• Before teaching with an e-book, you'll want to teach your students how to split their computer screen so they can see the online resources and do your work. 
  • If you have never had your students use an e-book, you will first want to start with the scavenger hunt
  • Here is her Learn model teaching on how to not only incorporate the e-book, but also many of its ancillaries 
  • Here are all the videos that go with the e-book (look at the drop down menu in the upper right).
  • Above is a how to video Janet made to better know how to use the many extras on the e-book.   
  • For the people in Janet's in-service go here to put your lesson plans (and everyone else will be able to see them Wednesday evening. 
  • Finally here is a folder of Janet's with several other goodies. 

Too Late to Apologize

My daughters' teacher showed this to her class last year and I loved it right away.  It covers many of the major things you will want to cover in teaching the Declaration of Independence and it's catchy. 

House of Burgesses from Hip Hughes

Here is a new flipped video (5:28) on the House of Burgesses by Hip Hughes and includes a bit on Roanoke.  Here are all of his many US history videos. 

Thursday, September 19, 2013

Reminder Texts for Your Students

Three years ago I started telling teachers in my tech integration course about Remind101 so it was kind of cool tonight when I found out a third high school has now shown their entire school the site based on word of mouth that has been passed around by my former teacher students.  Even more interesting is that they have now secured "Series A" funding for $3.5 million to expand their operation.

While there are certainly other competitors Remind101 remains the simplest one to use to one way text your students reminders for their homework.  But don't limit it to that.  Students can use it to Remind their members about meetings, schools can use it to tell parents about upcoming events, etc.  You can also set the day and time.  If you use it not all students will sign up right away, but if you mention it a few times, it will grow.  Last year I had more signed up then I have students because so many parents wanted the reminders as well.

The video above will show you the easy to set up instructions.   

Politico's Throwback Thursday

James Hohmann of Politico has a weekly web-video where he makes connections between current events history.  They are short, but informative and are great for a U.S. History class or an AP Gov class.  Thus far he has done videos on Presidential Oval Office addresses, choosing a Chairman of the Federal Reserve, and today on Farewell Addresses.

Saturday, September 14, 2013

Last Minute Edits to Gettysburg Address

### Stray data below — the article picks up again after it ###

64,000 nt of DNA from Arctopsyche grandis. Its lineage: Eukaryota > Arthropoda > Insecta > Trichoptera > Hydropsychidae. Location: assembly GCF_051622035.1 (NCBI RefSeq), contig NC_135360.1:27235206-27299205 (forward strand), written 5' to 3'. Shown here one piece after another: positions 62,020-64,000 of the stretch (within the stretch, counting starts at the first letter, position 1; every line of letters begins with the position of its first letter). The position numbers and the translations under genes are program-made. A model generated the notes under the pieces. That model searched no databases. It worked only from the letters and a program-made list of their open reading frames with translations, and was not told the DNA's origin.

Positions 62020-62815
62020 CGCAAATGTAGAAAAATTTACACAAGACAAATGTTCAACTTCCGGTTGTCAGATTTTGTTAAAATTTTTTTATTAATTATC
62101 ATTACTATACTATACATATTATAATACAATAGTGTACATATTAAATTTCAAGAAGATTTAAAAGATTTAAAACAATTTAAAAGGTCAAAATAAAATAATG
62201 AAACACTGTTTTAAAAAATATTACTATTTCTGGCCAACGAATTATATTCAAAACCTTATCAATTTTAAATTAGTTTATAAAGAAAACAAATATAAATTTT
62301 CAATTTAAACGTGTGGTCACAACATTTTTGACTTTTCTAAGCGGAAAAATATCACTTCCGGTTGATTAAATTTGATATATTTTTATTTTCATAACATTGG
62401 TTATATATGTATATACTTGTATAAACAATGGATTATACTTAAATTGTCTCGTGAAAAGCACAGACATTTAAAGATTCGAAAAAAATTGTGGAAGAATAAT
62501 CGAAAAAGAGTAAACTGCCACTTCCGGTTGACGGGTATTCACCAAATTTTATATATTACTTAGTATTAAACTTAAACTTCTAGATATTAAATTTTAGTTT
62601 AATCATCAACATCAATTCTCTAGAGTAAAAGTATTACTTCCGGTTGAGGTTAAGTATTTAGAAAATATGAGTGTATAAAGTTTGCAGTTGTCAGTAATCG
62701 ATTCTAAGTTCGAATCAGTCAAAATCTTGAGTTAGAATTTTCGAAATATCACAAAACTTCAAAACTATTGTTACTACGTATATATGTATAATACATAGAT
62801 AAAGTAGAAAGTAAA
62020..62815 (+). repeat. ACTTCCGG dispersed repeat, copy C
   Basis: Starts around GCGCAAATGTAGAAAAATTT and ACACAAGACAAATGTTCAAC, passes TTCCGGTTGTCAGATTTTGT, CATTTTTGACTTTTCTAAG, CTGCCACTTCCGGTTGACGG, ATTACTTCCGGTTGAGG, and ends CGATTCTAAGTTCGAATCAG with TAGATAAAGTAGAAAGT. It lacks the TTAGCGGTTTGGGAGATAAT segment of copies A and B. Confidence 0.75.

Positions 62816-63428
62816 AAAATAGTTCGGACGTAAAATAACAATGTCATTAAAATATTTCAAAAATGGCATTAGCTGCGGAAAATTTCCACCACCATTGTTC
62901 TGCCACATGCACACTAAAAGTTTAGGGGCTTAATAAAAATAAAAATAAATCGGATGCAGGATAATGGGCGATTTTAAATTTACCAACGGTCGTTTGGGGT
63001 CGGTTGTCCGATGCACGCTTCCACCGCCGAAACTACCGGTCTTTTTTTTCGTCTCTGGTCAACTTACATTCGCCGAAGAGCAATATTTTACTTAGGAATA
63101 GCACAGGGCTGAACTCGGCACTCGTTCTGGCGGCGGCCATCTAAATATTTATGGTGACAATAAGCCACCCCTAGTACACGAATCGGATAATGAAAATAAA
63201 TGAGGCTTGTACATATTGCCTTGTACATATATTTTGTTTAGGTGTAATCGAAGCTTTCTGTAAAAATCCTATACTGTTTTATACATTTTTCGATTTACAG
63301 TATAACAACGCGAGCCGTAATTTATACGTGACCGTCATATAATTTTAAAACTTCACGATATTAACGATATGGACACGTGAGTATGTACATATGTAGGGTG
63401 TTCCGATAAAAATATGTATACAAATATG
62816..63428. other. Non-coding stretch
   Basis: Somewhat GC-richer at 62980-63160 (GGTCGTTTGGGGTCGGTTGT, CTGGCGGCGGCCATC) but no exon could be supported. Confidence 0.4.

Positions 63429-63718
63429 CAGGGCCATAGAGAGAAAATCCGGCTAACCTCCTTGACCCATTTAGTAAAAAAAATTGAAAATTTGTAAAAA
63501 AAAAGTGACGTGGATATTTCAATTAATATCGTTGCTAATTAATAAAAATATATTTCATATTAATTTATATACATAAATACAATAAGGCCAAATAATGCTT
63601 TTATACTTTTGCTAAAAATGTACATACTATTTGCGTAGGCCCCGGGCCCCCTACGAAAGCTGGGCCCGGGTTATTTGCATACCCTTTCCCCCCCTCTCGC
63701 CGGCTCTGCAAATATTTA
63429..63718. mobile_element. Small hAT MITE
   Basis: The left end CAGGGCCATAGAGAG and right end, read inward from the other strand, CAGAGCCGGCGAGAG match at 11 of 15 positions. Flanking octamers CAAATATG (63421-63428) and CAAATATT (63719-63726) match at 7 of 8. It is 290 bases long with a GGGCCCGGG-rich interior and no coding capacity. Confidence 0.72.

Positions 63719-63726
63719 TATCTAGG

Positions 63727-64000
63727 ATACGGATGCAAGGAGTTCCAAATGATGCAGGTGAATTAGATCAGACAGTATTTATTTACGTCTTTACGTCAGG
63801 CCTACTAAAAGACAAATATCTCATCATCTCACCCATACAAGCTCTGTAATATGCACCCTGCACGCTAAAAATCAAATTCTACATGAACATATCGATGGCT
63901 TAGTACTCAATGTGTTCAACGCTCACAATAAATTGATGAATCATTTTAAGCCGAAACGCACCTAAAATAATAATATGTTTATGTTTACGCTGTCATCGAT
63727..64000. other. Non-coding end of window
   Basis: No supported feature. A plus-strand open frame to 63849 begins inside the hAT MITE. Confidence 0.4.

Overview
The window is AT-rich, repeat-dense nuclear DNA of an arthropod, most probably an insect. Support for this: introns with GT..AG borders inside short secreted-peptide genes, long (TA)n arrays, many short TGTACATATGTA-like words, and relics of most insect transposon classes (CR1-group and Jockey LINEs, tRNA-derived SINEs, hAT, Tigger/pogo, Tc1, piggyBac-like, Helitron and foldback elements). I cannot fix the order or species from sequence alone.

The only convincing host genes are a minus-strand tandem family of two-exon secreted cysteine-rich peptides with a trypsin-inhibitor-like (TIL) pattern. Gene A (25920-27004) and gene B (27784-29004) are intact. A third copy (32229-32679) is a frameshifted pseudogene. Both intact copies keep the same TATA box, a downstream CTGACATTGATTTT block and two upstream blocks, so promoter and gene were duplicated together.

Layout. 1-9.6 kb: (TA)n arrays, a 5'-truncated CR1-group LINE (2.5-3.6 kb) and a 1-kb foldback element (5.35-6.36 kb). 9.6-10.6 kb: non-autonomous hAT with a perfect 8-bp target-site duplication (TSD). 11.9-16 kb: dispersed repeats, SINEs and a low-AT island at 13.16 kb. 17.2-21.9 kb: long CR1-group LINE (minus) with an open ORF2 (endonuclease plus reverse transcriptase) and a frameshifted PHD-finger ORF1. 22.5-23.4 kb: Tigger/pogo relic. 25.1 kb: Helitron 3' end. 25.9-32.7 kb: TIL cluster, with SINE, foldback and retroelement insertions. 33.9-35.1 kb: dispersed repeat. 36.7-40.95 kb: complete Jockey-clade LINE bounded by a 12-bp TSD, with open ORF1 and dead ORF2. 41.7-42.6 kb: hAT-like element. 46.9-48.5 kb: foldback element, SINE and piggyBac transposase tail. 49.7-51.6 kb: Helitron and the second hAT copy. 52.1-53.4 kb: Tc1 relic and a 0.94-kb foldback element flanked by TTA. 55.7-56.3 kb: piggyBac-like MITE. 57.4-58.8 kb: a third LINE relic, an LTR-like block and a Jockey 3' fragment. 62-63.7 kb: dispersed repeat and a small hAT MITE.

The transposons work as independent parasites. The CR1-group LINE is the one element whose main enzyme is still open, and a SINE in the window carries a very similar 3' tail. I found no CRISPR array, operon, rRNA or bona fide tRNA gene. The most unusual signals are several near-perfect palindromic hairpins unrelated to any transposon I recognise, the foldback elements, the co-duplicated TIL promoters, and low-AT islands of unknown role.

Here is an interesting article on the last minute edits done on the Gettysburg Address. 

Thursday, September 12, 2013

Putting the US in Perspective

Thanks to my former colleague Matt Mough for this great resource. It has lots of different countries laid over the US so you can see how they compare to the rest of the world. 

Back to School Night Flipping

Stealing from Frank's idea to flip by Back To School Night, above you will find the video I am sending my parents.  I am also sending them a Google form so they can think of questions both at home and when they meet me.

To make the film I used Screencastomatic which I have featured a bunch of times on this blog

Library of Congress Launches Twitter Feed

The Library of Congress is sharing ideas on Twitter.  You can follow the library by typing in the Twitter search box, @TeachingLC. 

According to the Library, their twitter feed will be a "great venue for educators to learn from each other and to explore the primary sources and teaching resources offered by the Library of Congress.” 

My thanks to my colleague, Jeff Feinstein, for sending me the link.

Tuesday, September 10, 2013

Tweeting Your Class Warmup

As our students leave Facebook, more and more are using Twitter, among other social media. One of our new hires, Doug Zywiol, is using Twitter as a warm-up for his students.   Most of our students have phones that can text, but for those who do not, Doug is pairing those kids up into groups.  Doug asks his students a question to begin each class (he teaches US and government) and then the kids answer using his @DougZywiol in their text (as opposed to using a hashtag which would do the same thing).  What is great is that his students have to think (key word) and then write succinctly to answer his students, but it also serves as a way to quickly see what others are thinking.  I should add that Doug has always been a tech integrating teacher, but until this year was a "phone phobic," but very quickly has grown to love it.   If you want to see what he is doing, look at the link. I might add that some of his students from when he was in North Carolina are also participating!